As good as the portrayal of the family is, Stephen has a last-minute twist that sets his bland title in stark relief and yet has been cleverly, carefully prepared. The Roundabout has commissioned all his plays, and although The Humans is only his third, its stagecraft makes one eager to see what’s next.

Stephen Karam’s The Humans is playing at the Laura Pels Theater (11 West 46th St. between 6th and 7th Avenue) in Manhattan through Jan. 3. Evening performances are at 7:30 p.m. on Tuesday-Saturday; matinees are at 2 p.m. on Wednesday, Saturday and Sunday. The production has been announced for a Broadway transfer early in 2016. For tickets, call 212-719-1300 or visit

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Sentimental Vessel

The Last Ship, the new musical scored by Sting, has arrived on Broadway after a long gestation, including an Off-Broadway concert version at the Public Theater in 2013. The result falls into a niche of shows about the British working class and industrial strife. They include Billy Elliott, in which Margaret Thatcher is excoriated for breaking the miners’ union; A Time for Singing, a nearly forgotten, gloriously melodic 1966 musical about a Welsh miners’ strike that has just closed at the York Theatre; The Full Monty, whose unemployed steelworkers turn to stripping to survive; and The Boat Factory, a Northern Irish two-hander that visited the Brits Off Broadway series in 2013 and focused on a Belfast shipyard that had built the Titanic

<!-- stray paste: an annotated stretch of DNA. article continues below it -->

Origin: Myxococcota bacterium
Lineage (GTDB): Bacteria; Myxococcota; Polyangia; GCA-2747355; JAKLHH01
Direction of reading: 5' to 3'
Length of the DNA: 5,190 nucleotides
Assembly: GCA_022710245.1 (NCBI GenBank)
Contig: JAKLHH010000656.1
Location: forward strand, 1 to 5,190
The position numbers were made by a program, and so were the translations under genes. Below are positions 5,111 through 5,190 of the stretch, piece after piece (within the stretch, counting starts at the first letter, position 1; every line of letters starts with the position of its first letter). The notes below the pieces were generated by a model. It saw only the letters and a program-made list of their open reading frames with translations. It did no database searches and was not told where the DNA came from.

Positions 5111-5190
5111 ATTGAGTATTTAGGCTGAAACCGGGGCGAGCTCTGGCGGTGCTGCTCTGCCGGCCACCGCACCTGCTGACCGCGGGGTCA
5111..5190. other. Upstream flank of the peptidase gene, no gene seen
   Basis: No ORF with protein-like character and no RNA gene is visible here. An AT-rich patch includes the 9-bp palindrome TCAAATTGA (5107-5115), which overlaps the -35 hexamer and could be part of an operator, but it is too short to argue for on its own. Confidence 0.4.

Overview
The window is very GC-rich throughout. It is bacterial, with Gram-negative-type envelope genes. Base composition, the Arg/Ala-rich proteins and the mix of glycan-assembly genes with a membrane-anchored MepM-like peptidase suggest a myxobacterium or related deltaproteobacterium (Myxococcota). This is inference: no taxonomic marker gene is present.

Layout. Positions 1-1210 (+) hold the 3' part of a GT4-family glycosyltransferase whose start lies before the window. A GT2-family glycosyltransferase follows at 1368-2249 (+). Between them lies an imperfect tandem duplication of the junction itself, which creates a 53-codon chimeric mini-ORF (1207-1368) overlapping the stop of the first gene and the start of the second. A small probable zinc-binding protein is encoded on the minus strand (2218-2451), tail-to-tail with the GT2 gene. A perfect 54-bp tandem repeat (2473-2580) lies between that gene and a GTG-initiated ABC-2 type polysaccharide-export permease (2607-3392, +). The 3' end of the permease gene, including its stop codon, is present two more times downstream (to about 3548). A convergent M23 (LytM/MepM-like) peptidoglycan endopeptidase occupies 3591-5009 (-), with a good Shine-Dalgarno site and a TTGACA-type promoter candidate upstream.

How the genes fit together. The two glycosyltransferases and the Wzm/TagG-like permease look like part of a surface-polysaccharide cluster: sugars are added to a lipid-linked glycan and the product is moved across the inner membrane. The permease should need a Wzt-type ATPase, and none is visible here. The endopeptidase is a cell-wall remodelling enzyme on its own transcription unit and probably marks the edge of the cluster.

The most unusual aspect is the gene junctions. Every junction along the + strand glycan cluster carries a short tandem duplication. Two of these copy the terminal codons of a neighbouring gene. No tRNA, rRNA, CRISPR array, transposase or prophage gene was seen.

John Logan and Brian Yorkey’s book for The Last Ship mingles working-class lives and hard labor with a light-headed romanticism. The story follows Gideon Fletcher, the son of an autocratic mineworker who expects that Gideon (Collin Kelly-Sordelet plays him as a teenager; Michael Esper, as an adult) will grow up in the same line of work. But Gideon wants to get away from his small town, Wallsend, a suburb of Newcastle-upon-Tyne, in the north of England. Even after his father suffers a stroke and needs him to provide, Gideon plans an exit with his girlfriend Meg (Rachel Tucker). They talk romantic nonsense about becoming stowaways and pirates, but at the last minute she stays behind.